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How to Talk About Death with Young Children

Father and child

By Dr. Sarah Kerr, PhD Death Doula The Centre for Sacred Deathcare

Young children are naturally curious about death, whether it is the death of a pet or the concept of mortality in humans, and it’s important to hold space for these explorations.

As adults, our role is to help children find a way to hold and be with this life experience, and to prepare them for the deaths that they will experience in their lives.

Here are nine core concepts to keep in mind when talking to young kids about death:

Be Neutral

Treating death as a taboo subject teaches children that death is to be feared. Instead, we want to help kids understand that being with death is difficult, because it brings up so many difficult emotions, but it is not dangerous or something to be avoided.

Death is hard and sad. The feelings that happen around death are hard and sad. But we need to learn how to talk about all of it. When your child sees that you stay calm and open when they ask you about death, they learn that it’s safe to bring other difficult or confusing feelings and concerns to you.

Be Informative

Kids have very real questions, and they need clear, straightforward answers.

Physical Answers

Let your child know that people die when they are old, or very sick, or very badly hurt. It’s important to stress the “very”—we don’t die from being a little sick (as in catching a cold in the winter) or from being a little hurt (as in falling and scraping our knees).

You can also help your child understand death by observing it in nature. Point out dead plants, dead bugs, or dead animals, and discuss what has happened to them.

Emotional Answers

Explain to your child that death can bring up all kinds of emotions, and that it’s okay to feel those emotions.

Model holding space for the full spectrum of your child’s emotions, as well as your own. Share your grieving practices. Do you take time in nature? Make art? See a grief counselor? Journal? Make space for big, messy and loud emotions? Help your child find the practices that will work for them.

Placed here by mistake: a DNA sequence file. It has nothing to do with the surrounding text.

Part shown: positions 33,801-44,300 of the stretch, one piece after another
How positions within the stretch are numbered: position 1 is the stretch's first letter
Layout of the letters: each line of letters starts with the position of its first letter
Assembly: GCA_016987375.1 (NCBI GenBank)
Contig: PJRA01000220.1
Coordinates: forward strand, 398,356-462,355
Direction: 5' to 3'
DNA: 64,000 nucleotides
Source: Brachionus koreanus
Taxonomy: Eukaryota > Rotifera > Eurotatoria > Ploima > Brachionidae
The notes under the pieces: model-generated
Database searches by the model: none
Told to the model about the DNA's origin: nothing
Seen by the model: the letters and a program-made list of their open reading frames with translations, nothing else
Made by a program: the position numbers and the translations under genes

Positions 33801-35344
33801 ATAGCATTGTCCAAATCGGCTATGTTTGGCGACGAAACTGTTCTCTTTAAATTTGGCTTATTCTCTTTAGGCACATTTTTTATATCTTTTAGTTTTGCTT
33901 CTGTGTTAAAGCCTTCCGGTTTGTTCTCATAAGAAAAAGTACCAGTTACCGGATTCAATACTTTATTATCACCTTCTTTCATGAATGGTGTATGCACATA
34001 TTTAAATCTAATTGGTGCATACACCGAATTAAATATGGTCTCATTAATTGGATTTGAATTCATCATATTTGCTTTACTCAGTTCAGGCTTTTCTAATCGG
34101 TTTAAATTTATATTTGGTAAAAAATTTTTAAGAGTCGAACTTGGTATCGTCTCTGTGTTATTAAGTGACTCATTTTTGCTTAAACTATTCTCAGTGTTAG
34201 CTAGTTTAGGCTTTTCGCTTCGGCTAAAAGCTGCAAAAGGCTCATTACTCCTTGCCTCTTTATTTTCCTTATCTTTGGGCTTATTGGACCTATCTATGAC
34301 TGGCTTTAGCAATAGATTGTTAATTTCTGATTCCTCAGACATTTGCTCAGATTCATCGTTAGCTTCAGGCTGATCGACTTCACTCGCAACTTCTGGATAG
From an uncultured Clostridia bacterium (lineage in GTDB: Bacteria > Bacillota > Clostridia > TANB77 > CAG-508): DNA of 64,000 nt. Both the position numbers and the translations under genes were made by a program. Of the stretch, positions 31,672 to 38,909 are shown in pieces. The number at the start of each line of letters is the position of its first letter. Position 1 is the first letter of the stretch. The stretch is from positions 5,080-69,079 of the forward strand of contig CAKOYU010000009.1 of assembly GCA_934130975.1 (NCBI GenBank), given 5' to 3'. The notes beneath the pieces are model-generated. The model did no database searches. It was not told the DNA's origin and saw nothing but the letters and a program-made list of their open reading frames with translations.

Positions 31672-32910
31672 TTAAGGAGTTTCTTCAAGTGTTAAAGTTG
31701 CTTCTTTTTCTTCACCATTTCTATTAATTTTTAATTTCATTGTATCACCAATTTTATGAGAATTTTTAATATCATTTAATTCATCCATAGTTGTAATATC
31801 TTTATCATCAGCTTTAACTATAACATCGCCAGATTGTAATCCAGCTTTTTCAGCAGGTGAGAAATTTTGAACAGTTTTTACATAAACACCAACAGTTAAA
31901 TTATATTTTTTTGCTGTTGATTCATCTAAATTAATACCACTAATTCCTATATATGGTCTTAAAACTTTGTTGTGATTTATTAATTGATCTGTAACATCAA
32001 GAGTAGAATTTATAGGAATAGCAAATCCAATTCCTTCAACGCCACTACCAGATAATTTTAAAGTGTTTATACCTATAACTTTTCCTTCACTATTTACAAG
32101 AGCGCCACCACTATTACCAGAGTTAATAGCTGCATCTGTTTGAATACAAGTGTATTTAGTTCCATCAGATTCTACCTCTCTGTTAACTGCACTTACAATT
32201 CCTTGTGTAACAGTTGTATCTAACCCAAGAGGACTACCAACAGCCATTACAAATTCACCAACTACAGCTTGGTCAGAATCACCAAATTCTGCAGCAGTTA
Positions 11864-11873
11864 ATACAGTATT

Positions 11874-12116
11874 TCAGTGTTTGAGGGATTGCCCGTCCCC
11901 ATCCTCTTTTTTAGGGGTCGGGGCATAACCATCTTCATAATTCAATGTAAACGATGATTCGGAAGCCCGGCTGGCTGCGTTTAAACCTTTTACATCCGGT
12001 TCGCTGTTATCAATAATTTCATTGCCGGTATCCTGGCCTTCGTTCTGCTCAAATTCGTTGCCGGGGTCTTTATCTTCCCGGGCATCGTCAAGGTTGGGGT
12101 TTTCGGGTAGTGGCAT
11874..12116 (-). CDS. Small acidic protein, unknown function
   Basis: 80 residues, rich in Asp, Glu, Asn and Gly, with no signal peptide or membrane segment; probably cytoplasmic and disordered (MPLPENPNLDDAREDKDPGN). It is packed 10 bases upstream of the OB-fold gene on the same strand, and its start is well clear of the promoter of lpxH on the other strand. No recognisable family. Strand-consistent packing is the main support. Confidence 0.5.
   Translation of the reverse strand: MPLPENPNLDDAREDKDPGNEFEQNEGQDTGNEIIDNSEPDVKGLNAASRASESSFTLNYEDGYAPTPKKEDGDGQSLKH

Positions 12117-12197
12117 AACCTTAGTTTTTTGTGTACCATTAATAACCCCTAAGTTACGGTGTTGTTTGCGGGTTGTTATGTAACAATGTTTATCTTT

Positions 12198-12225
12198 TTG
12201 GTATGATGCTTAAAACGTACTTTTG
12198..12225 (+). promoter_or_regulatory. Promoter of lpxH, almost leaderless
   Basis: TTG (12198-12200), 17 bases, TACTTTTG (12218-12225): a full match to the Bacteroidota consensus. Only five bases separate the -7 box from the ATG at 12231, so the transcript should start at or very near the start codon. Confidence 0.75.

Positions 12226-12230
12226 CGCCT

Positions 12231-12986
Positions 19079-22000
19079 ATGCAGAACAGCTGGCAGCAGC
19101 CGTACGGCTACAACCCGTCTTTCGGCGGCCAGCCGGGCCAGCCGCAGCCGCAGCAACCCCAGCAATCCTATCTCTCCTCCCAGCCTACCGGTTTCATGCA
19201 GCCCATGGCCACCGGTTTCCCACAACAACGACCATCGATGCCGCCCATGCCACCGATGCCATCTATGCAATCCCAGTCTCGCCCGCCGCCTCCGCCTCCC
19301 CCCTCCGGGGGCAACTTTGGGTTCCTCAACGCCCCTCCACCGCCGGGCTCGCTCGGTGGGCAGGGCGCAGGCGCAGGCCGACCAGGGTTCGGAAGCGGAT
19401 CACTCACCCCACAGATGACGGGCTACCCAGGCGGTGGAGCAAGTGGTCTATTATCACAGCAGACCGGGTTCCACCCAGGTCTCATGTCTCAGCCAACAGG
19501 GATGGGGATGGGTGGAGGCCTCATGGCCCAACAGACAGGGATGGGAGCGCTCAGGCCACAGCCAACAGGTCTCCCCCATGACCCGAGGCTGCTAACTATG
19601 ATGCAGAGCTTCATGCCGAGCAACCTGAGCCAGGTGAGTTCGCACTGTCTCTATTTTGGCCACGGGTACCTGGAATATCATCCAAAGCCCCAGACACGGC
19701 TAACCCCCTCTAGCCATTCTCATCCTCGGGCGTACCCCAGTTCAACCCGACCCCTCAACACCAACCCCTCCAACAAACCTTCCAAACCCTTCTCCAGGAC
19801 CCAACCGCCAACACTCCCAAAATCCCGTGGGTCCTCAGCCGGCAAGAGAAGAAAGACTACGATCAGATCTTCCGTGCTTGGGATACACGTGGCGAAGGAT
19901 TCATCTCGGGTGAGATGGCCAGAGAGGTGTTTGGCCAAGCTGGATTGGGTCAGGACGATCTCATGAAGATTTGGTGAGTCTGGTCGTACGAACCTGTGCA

Spiritual Answers

Children may wonder what happens to us after we die. The answer to this looks very different for every person and every family.

Share your family’s values or beliefs, and explain that there are many different possible beliefs in the world. You can start these explanations with “some people believe that…”. This will create space for your child to begin to explore their own beliefs.

Be Direct

Avoid using euphemisms when talking about death and dying with children. Young children understand things in very literal and concrete ways.

Euphemisms like “passed on”, “crossed over”, and “transitioned” are just more confusing for kids. Especially avoid the phrase “gone to sleep”, as this can make children fear falling asleep. Instead, be direct, and use the words “dead” and “died”.

Stress that death is permanent. Young kids don’t understand abstract concepts like “forever”, so it’s important to also explain this using very clear language. Make it clear, in terms that your child will understand, that when people die, they don’t ever come back.

Be Age Appropriate

Cater your answers to your child’s understanding level, and follow their lead. Remember that their understanding can be built over time.

Your child may ask the same questions again and again. This is also normal. They are integrating this big, new information into their lives. Simply continue to follow the principles outlined here—stay neutral and direct, and hold space for them to learn and process.

Be Honest

Trying to “protect” your child by fudging the facts, while it comes from a place of caring, can actually create more anxiety than the truth would.

Children have vivid imaginations. If they’re not given a clear, honest explanation of what has happened to a person (or a pet) who has died, and why that has happened, they will often make up a story in order to fill in the gap.

They may start to believe that their thoughts or actions caused the death. They may start to believe that they can make the person come back.

When they ask, explain to your kids that you will die, and they will die. And yet this is okay. Explain that we, in our families, and in our communities, are here to support each other through our grief. There are tools for grieving a loss, and we share them with each other.

Be Confident

When a young child is beginning to learn about death and loss, they are naturally going to feel unsettled. What they need to know is that they will be okay, that you have this handled, and that they will be looked after.

This doesn’t mean that you can’t cry or be sad. In fact, this is a good time to model how to be present with these normal, natural, big feelings. Teaching your child how to grieve is as important as teaching them about mortality.

The task is to hold an attitude of capable confidence. Let your child know that death is a really difficult thing, but that you and the other adults in their life know how to meet it, that you will support them, and that you will teach them the skills they need to navigate it well themselves. MSN

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